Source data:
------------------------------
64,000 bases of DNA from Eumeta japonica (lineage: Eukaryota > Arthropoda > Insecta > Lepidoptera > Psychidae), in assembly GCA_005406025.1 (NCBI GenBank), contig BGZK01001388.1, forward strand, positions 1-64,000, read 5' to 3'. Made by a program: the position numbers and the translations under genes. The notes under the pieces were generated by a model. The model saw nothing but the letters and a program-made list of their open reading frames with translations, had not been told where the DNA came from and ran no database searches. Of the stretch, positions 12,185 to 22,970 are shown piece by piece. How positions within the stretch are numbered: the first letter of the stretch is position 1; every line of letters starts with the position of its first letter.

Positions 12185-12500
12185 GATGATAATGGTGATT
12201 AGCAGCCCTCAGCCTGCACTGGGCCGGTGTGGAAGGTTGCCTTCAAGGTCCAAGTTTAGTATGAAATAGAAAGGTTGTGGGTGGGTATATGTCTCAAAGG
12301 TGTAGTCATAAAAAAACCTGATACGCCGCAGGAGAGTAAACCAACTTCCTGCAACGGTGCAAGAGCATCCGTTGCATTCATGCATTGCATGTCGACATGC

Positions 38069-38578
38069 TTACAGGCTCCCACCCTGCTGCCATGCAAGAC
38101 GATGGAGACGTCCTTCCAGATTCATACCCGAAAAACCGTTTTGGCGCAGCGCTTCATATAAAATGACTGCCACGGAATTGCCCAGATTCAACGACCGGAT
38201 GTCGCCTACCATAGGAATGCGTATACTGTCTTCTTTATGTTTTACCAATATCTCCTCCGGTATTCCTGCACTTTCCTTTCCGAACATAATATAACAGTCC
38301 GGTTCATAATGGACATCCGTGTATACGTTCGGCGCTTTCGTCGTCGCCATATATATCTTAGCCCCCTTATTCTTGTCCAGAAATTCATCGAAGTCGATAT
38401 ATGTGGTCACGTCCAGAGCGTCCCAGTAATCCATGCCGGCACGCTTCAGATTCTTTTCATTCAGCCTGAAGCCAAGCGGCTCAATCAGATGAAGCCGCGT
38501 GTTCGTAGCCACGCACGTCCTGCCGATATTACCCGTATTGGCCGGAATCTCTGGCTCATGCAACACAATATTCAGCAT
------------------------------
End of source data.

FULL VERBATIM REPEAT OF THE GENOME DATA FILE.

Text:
64,000 bases of DNA from Eumeta japonica (lineage: Eukaryota > Arthropoda > Insecta > Lepidoptera > Psychidae), in assembly GCA_005406025.1 (NCBI GenBank), contig BGZK01001388.1, forward strand, positions 1-64,000, read 5' to 3'. Made by a program: the position numbers and the translations under genes. The notes under the pieces were generated by a model. The model saw nothing but the letters and a program-made list of their open reading frames with translations, had not been told where the DNA came from and ran no database searches. Of the stretch, positions 12,185 to 22,970 are shown piece by piece. How positions within the stretch are numbered: the first letter of the stretch is position 1; every line of letters starts with the position of its first letter.

Positions 12185-12500
12185 GATGATAATGGTGATT
12201 AGCAGCCCTCAGCCTGCACTGGGCCGGTGTGGAAGGTTGCCTTCAAGGTCCAAGTTTAGTATGAAATAGAAAGGTTGTGGGTGGGTATATGTCTCAAAGG
12301 TGTAGTCATAAAAAAACCTGATACGCCGCAGGAGAGTAAACCAACTTCCTGCAACGGTGCAAGAGCATCCGTTGCATTCATGCATTGCATGTCGACATGC

Positions 38069-38578
38069 TTACAGGCTCCCACCCTGCTGCCATGCAAGAC
38101 GATGGAGACGTCCTTCCAGATTCATACCCGAAAAACCGTTTTGGCGCAGCGCTTCATATAAAATGACTGCCACGGAATTGCCCAGATTCAACGACCGGAT
38201 GTCGCCTACCATAGGAATGCGTATACTGTCTTCTTTATGTTTTACCAATATCTCCTCCGGTATTCCTGCACTTTCCTTTCCGAACATAATATAACAGTCC
38301 GGTTCATAATGGACATCCGTGTATACGTTCGGCGCTTTCGTCGTCGCCATATATATCTTAGCCCCCTTATTCTTGTCCAGAAATTCATCGAAGTCGATAT
38401 ATGTGGTCACGTCCAGAGCGTCCCAGTAATCCATGCCGGCACGCTTCAGATTCTTTTCATTCAGCCTGAAGCCAAGCGGCTCAATCAGATGAAGCCGCGT
38501 GTTCGTAGCCACGCACGTCCTGCCGATATTACCCGTATTGGCCGGAATCTCTGGCTCATGCAACACAATATTCAGCAT